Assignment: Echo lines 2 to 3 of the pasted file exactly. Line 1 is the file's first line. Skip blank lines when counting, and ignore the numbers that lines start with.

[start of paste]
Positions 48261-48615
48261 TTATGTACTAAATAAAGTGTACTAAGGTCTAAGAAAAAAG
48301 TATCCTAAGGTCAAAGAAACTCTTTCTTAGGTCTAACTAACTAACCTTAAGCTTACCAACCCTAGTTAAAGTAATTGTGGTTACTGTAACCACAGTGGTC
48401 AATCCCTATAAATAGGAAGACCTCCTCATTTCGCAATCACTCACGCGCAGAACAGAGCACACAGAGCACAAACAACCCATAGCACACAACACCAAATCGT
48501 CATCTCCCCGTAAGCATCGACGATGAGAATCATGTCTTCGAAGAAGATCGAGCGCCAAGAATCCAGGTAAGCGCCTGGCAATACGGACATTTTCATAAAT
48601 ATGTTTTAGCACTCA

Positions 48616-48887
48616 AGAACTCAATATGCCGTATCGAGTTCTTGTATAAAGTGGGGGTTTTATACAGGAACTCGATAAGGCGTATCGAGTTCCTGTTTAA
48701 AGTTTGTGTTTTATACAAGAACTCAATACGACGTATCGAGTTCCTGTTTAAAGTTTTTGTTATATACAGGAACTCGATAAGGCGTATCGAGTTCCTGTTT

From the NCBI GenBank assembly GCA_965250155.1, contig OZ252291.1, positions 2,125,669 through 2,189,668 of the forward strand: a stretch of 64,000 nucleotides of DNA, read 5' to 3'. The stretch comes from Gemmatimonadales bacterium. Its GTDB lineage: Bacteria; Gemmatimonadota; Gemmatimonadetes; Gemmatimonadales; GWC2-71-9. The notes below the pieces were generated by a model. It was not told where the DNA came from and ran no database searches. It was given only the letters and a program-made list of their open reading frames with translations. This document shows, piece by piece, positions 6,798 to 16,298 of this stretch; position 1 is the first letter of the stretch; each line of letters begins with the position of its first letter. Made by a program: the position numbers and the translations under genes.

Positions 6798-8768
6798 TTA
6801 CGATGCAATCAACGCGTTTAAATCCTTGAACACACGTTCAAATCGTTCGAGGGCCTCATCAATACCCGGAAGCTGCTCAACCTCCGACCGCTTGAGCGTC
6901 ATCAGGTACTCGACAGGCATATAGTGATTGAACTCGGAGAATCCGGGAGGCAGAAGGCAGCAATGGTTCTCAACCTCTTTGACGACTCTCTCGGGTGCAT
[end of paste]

48261 TTATGTACTAAATAAAGTGTACTAAGGTCTAAGAAAAAAG
48301 TATCCTAAGGTCAAAGAAACTCTTTCTTAGGTCTAACTAACTAACCTTAAGCTTACCAACCCTAGTTAAAGTAATTGTGGTTACTGTAACCACAGTGGTC